During the August 31 “Does the Christian god exist?” debate within Wilkes-Barre, Pennsylvania’s Mount Zion Baptist Church I participated in alongside Reverend Michael Brewster, I responded to a variation of the moral argument for God’s existence. I would like to address some of his points following the debate. Watch a video of the debate and listen to an audio-only version of the debate to better understand this piece.
Reverend Brewster advanced various problematic assertions in his opening statement and throughout the debate in his attempt to demonstrate the existence of the Christian god: (1) if the laws of morality are not revealed by a transcendent mind, morality is relative, (2) God reveals the laws of morality through reason and logic, (3) without absolute morality we cannot have laws, and (4) God is the source of morality.
As presented, I do not find Reverend Brewster’s argument to be valid (premises properly leading to a conclusion) or sound (having true premises). Before examining the strength of the presented premises, Brewster’s argument begs the question; he assumes what he is trying to demonstrate when he states God reveals morality inside his argument attempting to show God exists.
A reformulation of Brewster’s argument, as follows, may be more helpful:
(1) If the laws of morality are not revealed by a transcendent mind, morality is relative.
(2) Morality is not relative; objective moral values exist.
(3) A transcendent mind exists.
Brewster’s argument, at best, leads to the conclusion that a transcendent mind exists, but through the argument we do not know the characteristics of such a transcendent mind – namely those which constitute the Christian god. In his opening statement, Brewster said that the Christian god is a transcendent, intelligent, infinite, and all-powerful being from which all things move and exist. Also consider the fact that most Christians, including Brewster, although he did not mention this in his opening statement, believe that God sent his only son Jesus to earth in order to die on a cross for a redemption of sins. The moral argument cannot possibly demonstrate all of this.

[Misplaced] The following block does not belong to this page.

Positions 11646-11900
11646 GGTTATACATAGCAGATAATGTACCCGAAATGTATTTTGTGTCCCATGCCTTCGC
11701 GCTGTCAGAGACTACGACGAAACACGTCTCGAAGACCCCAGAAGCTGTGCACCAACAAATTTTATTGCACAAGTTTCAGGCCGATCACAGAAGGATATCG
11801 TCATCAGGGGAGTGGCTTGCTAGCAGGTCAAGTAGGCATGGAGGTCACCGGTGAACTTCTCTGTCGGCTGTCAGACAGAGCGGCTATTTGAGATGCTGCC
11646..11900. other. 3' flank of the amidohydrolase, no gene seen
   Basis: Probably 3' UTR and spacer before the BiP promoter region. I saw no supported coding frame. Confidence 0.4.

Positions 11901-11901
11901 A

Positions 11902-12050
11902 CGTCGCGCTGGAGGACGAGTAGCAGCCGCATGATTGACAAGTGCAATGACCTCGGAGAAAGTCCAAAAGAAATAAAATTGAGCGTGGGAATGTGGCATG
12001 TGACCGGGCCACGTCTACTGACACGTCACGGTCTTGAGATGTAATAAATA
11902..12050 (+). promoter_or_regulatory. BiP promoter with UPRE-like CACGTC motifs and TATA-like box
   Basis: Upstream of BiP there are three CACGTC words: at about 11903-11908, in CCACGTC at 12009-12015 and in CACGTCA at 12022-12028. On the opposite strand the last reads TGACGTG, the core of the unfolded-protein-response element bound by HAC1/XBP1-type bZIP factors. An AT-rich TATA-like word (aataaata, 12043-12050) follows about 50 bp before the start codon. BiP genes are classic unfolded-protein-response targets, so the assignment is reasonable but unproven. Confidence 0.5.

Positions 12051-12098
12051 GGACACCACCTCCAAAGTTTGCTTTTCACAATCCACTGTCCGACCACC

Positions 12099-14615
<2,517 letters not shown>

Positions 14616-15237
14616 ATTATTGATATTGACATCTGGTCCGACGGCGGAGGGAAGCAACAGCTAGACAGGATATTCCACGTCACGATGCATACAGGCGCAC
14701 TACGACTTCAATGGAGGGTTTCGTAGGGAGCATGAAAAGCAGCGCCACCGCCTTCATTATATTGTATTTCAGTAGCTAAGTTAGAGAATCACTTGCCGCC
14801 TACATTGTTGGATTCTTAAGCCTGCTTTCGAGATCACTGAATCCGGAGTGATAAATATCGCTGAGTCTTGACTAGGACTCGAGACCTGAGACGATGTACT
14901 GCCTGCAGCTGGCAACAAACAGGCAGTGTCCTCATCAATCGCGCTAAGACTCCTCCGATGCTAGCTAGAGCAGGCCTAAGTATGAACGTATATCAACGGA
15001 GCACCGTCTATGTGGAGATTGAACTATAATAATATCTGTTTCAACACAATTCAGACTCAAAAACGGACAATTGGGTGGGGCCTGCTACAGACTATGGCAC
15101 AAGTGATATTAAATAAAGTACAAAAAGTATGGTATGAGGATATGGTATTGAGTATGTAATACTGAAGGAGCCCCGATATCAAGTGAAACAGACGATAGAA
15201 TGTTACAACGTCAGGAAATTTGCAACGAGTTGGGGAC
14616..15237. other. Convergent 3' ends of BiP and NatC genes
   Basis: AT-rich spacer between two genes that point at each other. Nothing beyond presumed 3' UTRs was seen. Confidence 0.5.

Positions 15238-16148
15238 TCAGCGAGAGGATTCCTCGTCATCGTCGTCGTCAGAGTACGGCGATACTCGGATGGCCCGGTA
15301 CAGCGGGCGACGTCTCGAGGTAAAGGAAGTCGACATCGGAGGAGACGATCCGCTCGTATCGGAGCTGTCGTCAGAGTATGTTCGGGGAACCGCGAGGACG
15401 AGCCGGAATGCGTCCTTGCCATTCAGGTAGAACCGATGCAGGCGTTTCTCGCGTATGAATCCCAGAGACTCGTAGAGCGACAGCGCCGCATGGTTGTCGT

Before arriving at the conclusion and assuming the argument is sound — having true premises — it’s worth examining the strength of the premises.
Premise one, as I indicated in the debate, poses only two choices when more exist: either morality is relative or objective/absolute. I did not hear support for this premise during the debate other than assertions that humans, when left to their own devices, may disagree with others concerning right and wrong. It was not my responsibility, as I noted several times in the debate, to give an ‘atheist-friendly’ accounting for morality; since Brewster brought the argument forth, he needs to show that his premises are true.
Besides, the history of philosophy and moral thought has contained many approaches to establishing moral truths such as virtue ethics, deontogy, consequentialism, utilitarianism…and divine command theory. Divine command theory — an ethical approach asserting that morality is that revealed by a deity or deities — is one of the most failed ethical approaches in philosophy, yet this is the moral approach Brewster advocates.
Divine command theory faces a serious challenge known as the Euthyphro Dilemma: is that which is moral moral because God commands it or because it is endorsed by God? If morality is established as a result of a divine command, morality is arbitrary because God could command slaughter of innocents and other moral atrocities (as he does in the Bible, as I noted in the debate). If we can know something is moral because it is endorsed by God, there must be some external standard by which something is deemed moral.
Additionally, if we could rule out the Christian god as being a candidate for establishing objective or absolute morality, moral arguments fail to establish that the Christian god exists. I also fail to see how the moral argument leads to the Christian god existing instead of, for instance, an all-evil God who — through establishing that which is evil and good — may exist.
Finally, Reverend Brewster needs to demonstrate that objective moral values exist in order to properly advance his argument. Statements such as ‘we just know what is right and wrong,’ as I heard in the debate is not sufficient.
Reverend Brewster’s moral argument — riddled with multiple problems — fails to establish the existence of the Christian god.